I’VE BEEN THINKING a lot about driving lately. That’s mostly because my 16-year-old son recently got his license, which was preceded by the 40 hours of practice with a parent the state requires, the many weeks of drivers ed and the first few terrifying days of letting him out in the car on his own.
You can understand why driving – and the zombie apocalypse – has been front and center in my brain lately. So it made sense that a couple of weeks ago “Driver for the Dead,” caught my attention. It was all that driving – and the fact that Scott at my comic store had it as his weekly pick.
I had “Driver for the Dead” in my hand and was debating whether to buy it when I saw it was one of Scott’s picks for the week. Scott’s kind of like my Roger Ebert of comics – I almost always agree with Ebert on movies, and I almost always agree with Scott’s picks. (So, OK, I’m totally not on board with his choice of “True Blood.” But then I didn’t agree with Ebert on … OK, I can’t ever remember disagreeing with Ebert. On the other hand, Scott also likes “The Boys,” the raunchy Ennis and Robertson series that I love, even if I hate myself for it.)
“Driver for the Dead” is published by Radical Publishing, described by Radical Publishing as “committed to creating quality published works featuring character-driven storylines that truly reflect the creators’ vision.” Or, more succinctly, comics that cost $4.99. But they’re big comics – well over 50 pages, so I really can’t complain. Or I could, but I won’t.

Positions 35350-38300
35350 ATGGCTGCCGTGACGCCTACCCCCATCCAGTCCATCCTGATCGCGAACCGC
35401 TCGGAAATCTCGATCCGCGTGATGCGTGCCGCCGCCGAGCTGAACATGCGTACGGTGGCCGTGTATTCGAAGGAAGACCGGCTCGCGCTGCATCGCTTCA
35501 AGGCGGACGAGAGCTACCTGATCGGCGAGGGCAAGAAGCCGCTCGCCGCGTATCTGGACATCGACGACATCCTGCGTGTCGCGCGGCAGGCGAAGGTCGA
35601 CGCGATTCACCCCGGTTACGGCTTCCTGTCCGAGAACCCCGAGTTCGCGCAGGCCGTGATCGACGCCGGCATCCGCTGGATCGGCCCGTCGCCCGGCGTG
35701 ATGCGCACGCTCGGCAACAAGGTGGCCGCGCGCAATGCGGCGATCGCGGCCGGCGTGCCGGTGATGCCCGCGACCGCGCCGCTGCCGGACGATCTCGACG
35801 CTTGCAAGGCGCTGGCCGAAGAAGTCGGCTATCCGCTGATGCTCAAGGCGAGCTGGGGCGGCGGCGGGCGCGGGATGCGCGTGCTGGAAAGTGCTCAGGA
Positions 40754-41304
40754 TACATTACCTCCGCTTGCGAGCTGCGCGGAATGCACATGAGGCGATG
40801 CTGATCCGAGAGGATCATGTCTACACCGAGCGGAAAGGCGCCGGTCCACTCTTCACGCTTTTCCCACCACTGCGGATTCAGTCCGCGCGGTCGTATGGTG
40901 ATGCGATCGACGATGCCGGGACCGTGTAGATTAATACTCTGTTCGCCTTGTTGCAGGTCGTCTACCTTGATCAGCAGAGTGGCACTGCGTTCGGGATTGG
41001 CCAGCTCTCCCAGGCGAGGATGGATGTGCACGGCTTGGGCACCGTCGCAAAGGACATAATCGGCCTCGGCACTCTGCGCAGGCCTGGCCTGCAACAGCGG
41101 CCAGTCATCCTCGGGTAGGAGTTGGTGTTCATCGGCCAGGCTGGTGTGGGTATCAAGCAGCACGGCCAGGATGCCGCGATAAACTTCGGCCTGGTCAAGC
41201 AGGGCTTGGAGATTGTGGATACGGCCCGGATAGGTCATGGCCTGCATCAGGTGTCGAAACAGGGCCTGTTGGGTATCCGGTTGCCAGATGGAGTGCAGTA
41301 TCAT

“Driver for the Dead” is sort of a horror noir story about Alabaster Graves who drives the dead – and sometimes the undead – to their final resting places. He also happens to be totally ripped, the better to fight monsters with, I assume.
The story starts with a family who has a problem with their child – don’t we all? Mine won’t clean his room. Theirs is possessed. Dad and mom – who looks kind of like Martha Stewart in knee socks – call on
Mose Freeman – looking suspiciously like Morgan Freeman – for help with their problem child who is doing the darndest things like spewing snakes out of his mouth. That’s actually kind of funny since the story was written by John Heffernan, screenwriter of the brilliant “Snakes on a Plane” movie. By brilliant, I mean so bad, it’s good. And come to think of it, I think Ebert hated it.
Freeman runs into a small problem – of the deadly kind – and in his dying words, asks the family to call Graves to fetch his body and drive it back to the family crypt.
Add Freeman’s great-grandaughter Marissa, and that’s the set up. With a good story and fabulous illustrations, “Driver for the Dead” issue 1 has me eagerly awaiting issue 2. In the meantime, I’m off the to comic book store. The new American Vampire, Daytripper #10 and The Calling are all out this week and they’re calling my name. All is right in the world.
Except for the possibility of a zombie apocalypse – I just hope it waits until after issue 2 of “Driver for the Dead” is out.